LAWRENCE — Steve Epler was the only dentist in Woodson County when he arrived in 1978 in the National Health Services Corps, a federal program that places health professionals in underserved communities.
During his 36-year career he knew fellow dentists in rural areas who simply shuttered their practice when they retired, unable to find a successor.
“Honestly, I always figured there was a fair chance I would eventually shut my doors,” Epler said.
But after receiving a mailing from the University of Kansas and after a conversation with Matthew Standridge, a dentist in Eureka, Epler contacted RedTire, a KU program that matches rural business owners with successors.
In February, with the help of RedTire, Epler transitioned his dental practice, now known as Yates Center Dental LLC, to Standridge.
The RedTire team conducted a valuation of the business, outlined the succession steps and kept the process moving, Epler said.
“It’s amazing how much work goes into selling a medical or dental practice,” Epler said. “We are still working on some paperwork.”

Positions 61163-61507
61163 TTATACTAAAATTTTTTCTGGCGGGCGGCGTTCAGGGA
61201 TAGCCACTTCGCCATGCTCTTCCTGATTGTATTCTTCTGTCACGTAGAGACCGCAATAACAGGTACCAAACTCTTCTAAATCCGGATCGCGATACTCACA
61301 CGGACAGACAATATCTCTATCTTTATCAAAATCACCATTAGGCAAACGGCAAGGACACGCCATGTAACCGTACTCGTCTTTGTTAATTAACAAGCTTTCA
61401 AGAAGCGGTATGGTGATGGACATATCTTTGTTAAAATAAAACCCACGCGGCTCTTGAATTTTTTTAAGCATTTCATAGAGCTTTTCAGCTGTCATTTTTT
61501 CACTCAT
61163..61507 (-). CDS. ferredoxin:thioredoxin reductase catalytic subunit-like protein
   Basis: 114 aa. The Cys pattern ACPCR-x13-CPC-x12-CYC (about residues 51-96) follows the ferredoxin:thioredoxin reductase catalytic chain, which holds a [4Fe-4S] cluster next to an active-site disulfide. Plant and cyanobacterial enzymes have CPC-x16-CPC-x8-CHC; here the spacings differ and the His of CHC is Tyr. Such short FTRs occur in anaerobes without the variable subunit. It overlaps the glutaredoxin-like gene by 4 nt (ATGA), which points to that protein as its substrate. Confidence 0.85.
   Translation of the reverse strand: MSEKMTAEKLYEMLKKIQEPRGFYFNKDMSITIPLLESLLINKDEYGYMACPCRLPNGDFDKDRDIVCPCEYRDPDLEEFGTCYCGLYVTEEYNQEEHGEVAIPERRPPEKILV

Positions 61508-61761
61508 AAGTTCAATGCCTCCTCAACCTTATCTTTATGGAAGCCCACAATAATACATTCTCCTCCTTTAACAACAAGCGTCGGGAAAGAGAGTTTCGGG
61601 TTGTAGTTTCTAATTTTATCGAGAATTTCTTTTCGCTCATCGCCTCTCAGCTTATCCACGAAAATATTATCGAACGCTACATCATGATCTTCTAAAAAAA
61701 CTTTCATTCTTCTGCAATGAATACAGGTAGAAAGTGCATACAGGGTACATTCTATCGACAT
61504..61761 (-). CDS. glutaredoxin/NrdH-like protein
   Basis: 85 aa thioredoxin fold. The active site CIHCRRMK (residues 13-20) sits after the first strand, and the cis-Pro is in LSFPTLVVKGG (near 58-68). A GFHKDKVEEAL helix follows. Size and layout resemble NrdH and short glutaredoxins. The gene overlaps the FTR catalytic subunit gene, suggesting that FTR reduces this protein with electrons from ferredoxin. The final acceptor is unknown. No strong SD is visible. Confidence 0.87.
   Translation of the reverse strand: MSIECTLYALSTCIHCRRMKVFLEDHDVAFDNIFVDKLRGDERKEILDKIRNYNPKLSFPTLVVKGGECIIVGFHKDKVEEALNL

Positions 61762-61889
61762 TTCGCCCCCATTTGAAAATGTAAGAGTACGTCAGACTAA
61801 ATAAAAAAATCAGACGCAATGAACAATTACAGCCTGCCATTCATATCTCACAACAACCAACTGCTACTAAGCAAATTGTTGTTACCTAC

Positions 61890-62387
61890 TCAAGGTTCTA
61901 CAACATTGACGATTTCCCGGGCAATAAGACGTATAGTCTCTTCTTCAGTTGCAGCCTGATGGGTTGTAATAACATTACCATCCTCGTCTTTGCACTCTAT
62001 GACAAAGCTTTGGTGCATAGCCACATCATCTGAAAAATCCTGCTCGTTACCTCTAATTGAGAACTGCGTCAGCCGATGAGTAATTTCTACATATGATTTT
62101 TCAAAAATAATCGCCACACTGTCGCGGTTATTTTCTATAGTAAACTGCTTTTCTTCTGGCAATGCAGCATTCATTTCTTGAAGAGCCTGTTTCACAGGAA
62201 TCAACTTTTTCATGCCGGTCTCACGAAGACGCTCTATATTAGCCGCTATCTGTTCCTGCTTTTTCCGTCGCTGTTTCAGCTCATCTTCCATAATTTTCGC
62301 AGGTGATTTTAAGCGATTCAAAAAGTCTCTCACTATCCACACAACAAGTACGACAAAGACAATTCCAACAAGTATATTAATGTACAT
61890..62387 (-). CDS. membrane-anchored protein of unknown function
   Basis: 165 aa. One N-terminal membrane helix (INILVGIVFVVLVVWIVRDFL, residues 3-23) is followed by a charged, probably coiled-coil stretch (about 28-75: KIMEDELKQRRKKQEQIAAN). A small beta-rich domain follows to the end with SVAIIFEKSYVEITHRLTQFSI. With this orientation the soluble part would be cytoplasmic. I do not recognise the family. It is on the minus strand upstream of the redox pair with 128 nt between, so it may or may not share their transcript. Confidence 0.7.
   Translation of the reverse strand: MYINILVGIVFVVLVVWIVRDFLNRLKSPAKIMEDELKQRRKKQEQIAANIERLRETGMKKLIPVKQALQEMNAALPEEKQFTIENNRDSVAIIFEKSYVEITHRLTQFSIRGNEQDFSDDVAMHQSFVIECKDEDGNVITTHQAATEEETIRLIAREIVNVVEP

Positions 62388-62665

Epler has recommended RedTire to friends who may be interested in selling their practices in the future. He said the fact that RedTire is a free service is a major benefit to rural professionals looking for successors.
All rural communities struggle to keep medical offices open once a doctor retires, said Carla Green, executive director of Woodson County Chamber of Commerce, which includes Yates Center. “We’re excited that Doctors Epler and Standridge were able to work with the RedTire program to keep a dental office in our town.”
“It takes a special person to want to move into a rural community,” Epler said.
He said he hopes the RedTire program will assist future dental students find the rural opportunities they seek.
KU is partnering with the University of Missouri-Kansas City’s School of Dentistry to connect future buyers and sellers.
RedTire is currently assisting more than 100 business owners as they seek new ownership to preserve businesses in Kansas rural communities. The program is aiding 28 businesses listed at redtire.org. The program is a free service and is financed by the KU School of Business and a grant from the U.S. Economic Development Administration. Since launching in 2012, RedTire has been called a “national model” for addressing rural small business succession planning by Forbes.com.